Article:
Meet our volunteers

Karen Nolan-Evans is a retired professional footballer, kick boxer and natural body builder

"Before I was diagnosed I used to organise all sorts of things. Taught classes in schools, arranged activity weekend, and could speak to anyone. I loved team sport and always wanted to be involved in sport.

Following my diagnosis, it was as if all of my dreams had been taken away. There was no point in keeping going because I had nothing to aim for. I lost all of my confidence interacting with other people and could only do things on my own.

I have finally accepted that I cannot continue to compete – and my confidence is growing. Nine months ago I thought speaking in front of strangers was history.

Since becoming a volunteer for Arthritis Care I have been away, overnight to a conference – and not only asked questions, but also presented. I went to a training course on chairing meetings. I was the only volunteer there but felt able to join in as an equal.

I thought I would never work again, but volunteering for Arthritis Care has shown me I have skills, and can gain more skills. I hope to be employed in the future in something I love – perhaps not in sport anymore, but something. Finding Arthritis Care, and having a job to do that I see the point in, has given me so much confidence for my future."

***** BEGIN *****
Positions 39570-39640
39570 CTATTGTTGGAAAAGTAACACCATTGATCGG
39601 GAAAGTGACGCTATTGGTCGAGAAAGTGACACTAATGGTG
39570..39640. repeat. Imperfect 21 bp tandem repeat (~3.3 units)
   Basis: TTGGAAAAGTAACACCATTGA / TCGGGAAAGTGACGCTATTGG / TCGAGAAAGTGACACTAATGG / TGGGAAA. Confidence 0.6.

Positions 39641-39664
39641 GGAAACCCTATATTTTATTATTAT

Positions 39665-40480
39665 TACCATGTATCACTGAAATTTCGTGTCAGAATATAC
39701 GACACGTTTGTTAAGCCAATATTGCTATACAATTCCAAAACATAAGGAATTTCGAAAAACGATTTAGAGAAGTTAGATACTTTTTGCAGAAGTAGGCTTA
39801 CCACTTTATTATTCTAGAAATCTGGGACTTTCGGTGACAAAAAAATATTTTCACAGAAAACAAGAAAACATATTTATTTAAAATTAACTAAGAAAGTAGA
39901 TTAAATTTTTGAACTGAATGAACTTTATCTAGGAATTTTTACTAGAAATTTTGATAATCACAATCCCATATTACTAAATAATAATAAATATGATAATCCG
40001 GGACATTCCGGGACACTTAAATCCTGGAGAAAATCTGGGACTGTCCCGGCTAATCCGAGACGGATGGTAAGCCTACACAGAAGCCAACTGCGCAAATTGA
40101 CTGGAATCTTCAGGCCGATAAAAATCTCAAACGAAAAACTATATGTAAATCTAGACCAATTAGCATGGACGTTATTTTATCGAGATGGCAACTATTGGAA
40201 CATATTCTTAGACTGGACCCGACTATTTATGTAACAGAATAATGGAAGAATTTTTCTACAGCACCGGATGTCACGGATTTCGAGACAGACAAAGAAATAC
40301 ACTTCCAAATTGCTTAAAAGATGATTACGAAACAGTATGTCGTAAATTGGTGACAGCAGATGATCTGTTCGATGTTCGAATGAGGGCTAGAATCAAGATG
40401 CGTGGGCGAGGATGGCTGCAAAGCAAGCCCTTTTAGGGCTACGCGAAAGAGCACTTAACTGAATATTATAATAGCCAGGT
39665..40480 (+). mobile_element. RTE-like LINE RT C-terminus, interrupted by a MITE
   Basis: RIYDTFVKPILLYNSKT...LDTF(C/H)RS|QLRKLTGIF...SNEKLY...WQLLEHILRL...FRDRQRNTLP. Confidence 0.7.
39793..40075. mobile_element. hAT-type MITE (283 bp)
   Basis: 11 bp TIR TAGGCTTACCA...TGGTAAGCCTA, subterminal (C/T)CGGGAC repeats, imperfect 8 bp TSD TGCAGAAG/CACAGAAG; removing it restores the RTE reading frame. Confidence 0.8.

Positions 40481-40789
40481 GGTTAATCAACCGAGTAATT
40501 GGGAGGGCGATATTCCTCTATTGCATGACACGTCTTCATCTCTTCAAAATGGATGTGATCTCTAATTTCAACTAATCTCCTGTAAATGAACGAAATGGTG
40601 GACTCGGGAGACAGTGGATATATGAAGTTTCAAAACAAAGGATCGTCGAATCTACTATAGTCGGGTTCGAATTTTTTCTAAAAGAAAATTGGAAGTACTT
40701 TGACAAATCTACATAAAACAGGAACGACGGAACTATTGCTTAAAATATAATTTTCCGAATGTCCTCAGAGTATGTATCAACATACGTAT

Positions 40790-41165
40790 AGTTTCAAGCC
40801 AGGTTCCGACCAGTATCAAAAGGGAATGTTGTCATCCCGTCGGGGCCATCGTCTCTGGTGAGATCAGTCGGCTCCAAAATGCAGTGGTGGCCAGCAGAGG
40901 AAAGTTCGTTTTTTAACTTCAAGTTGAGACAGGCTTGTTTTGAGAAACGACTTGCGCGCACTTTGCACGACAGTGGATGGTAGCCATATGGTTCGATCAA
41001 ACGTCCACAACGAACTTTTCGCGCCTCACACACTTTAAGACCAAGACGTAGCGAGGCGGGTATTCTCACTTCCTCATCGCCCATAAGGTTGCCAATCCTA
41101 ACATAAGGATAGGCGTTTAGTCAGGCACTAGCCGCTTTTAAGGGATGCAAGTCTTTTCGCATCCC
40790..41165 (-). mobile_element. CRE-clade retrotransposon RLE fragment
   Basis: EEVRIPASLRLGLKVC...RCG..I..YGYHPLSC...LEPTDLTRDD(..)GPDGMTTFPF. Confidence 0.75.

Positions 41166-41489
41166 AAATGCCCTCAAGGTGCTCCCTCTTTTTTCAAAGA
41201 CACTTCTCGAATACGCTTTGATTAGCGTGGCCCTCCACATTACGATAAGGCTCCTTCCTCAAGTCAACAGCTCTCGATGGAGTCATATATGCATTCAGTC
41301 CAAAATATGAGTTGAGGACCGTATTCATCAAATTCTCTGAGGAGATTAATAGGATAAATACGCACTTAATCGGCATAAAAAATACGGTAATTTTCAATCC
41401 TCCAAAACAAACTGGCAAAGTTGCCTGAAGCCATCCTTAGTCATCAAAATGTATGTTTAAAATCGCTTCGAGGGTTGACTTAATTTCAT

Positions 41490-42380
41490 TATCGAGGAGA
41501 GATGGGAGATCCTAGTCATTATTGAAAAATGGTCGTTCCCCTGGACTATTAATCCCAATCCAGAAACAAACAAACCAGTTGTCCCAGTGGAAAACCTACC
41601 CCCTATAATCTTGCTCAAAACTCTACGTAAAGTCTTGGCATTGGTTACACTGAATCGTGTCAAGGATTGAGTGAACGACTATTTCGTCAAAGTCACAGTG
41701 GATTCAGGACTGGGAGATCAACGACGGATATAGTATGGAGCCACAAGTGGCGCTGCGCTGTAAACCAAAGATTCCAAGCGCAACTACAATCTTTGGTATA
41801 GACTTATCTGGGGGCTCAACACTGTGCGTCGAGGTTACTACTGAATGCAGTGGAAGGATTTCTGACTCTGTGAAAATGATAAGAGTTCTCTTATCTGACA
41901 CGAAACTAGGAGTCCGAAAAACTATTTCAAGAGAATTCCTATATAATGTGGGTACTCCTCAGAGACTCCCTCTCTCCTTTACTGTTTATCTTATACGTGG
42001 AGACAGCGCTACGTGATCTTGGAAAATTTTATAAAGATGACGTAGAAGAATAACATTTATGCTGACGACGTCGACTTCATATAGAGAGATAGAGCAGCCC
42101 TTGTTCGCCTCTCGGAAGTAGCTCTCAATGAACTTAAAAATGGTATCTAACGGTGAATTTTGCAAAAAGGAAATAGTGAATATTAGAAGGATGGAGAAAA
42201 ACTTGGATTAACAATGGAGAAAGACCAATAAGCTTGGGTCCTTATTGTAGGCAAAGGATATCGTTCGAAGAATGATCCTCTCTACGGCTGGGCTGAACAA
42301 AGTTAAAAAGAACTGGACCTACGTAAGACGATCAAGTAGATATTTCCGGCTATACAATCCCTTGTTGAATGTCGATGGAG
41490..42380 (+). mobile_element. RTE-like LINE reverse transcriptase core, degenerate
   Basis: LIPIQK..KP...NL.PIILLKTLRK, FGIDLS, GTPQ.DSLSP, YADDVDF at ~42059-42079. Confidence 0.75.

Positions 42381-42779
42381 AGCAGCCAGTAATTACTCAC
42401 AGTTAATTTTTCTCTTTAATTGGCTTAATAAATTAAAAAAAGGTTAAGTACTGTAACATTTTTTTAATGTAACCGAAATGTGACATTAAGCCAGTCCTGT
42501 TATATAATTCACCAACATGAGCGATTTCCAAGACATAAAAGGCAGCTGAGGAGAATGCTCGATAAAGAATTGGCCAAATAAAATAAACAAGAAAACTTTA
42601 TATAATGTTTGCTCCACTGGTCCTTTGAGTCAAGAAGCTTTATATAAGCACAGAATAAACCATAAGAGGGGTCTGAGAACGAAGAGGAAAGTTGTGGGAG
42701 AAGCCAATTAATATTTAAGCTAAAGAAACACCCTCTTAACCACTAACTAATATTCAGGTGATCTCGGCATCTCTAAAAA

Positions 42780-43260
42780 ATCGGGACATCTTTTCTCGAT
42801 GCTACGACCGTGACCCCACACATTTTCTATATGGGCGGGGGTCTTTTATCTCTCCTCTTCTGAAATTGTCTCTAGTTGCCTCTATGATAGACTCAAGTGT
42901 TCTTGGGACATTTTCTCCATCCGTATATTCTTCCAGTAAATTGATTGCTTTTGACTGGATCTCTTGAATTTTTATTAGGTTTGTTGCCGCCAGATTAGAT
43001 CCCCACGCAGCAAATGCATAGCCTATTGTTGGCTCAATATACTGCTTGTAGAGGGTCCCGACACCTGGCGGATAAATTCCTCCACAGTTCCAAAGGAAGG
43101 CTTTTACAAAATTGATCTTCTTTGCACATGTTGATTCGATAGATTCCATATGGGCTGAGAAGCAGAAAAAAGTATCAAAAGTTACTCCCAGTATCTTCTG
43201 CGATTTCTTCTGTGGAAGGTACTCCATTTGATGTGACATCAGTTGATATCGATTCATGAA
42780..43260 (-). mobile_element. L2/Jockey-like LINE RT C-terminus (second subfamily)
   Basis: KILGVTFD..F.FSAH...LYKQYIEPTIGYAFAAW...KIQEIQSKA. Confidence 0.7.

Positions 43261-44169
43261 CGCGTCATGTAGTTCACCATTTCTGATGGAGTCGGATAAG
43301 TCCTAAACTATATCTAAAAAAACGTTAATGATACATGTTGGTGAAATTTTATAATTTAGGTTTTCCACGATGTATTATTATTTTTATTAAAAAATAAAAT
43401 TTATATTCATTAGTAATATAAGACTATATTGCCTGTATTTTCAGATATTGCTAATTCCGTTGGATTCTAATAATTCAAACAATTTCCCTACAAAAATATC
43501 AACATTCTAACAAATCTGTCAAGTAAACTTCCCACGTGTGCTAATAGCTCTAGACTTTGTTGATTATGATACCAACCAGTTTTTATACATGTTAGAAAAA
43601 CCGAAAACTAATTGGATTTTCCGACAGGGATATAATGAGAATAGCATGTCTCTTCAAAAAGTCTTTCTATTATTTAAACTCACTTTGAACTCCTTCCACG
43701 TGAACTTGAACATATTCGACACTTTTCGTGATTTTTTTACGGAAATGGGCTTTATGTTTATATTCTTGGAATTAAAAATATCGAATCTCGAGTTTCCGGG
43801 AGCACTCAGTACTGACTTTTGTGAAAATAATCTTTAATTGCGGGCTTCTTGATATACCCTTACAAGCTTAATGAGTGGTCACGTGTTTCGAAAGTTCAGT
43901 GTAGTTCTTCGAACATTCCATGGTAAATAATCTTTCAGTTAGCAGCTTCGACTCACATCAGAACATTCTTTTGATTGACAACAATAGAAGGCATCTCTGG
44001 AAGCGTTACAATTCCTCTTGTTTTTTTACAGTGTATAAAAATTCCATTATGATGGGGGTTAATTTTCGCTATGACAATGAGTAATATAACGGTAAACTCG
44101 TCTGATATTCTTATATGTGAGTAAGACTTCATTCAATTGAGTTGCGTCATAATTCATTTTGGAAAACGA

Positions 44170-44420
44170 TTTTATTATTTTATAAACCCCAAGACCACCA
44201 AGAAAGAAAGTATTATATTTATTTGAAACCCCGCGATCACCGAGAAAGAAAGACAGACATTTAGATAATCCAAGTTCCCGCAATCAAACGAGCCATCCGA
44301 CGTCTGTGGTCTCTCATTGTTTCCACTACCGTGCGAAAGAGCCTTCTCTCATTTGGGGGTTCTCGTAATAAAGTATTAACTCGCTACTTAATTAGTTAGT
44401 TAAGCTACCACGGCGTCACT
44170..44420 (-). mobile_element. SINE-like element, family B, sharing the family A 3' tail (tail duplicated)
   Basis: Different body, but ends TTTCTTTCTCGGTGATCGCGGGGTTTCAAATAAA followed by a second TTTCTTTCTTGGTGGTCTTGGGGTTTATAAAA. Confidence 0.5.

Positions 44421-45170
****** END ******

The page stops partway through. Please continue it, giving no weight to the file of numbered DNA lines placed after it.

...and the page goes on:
Debbie is 26 and was diagnosed with juvenile idiopathic arthritis (JIA) at the age of two

"My arthritis affects many of my joints – my ankles, knees, hips, elbows and wrists – causing pain, stiffness and swelling. I have attended many specialised hospitals including Great Ormond Street Hospital and the orthopaedic hospital in Oswestry.

I have had three joint replacements: two hips and a knee. The first was when I was only 13. I still manage to lead a relatively normal life, with a full time job working for a national charity.I take regular medication including methotrexate and a monthly infusion of tocilizumab. With having the condition all my life, I know my own limits when it comes to walking and activities.

My twin sister was also diagnosed with juvenile arthritis when she was eight years old and is on similar medications to me. We both find it very supportive that we have each other to discuss our aches and pains.

It has been an ambition of mine to help and support other young people suffering from this debilitating condition. I am currently an Arthritis Care Wales committee volunteer and I have also set up a new Arthritis Care support group in North Wales for young people under 25 as part of our North Wales youth champions project."

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